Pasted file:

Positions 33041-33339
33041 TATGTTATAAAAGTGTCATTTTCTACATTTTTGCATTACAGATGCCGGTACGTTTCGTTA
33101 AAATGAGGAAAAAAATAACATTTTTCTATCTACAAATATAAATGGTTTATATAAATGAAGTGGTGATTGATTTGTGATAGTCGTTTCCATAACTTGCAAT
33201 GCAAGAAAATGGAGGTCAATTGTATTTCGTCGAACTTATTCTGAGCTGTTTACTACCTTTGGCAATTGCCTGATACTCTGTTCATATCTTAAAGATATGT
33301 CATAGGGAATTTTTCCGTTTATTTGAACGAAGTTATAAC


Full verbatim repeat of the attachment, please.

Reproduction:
Positions 33041-33339
33041 TATGTTATAAAAGTGTCATTTTCTACATTTTTGCATTACAGATGCCGGTACGTTTCGTTA
33101 AAATGAGGAAAAAAATAACATTTTTCTATCTACAAATATAAATGGTTTATATAAATGAAGTGGTGATTGATTTGTGATAGTCGTTTCCATAACTTGCAAT
33201 GCAAGAAAATGGAGGTCAATTGTATTTCGTCGAACTTATTCTGAGCTGTTTACTACCTTTGGCAATTGCCTGATACTCTGTTCATATCTTAAAGATATGT
33301 CATAGGGAATTTTTCCGTTTATTTGAACGAAGTTATAAC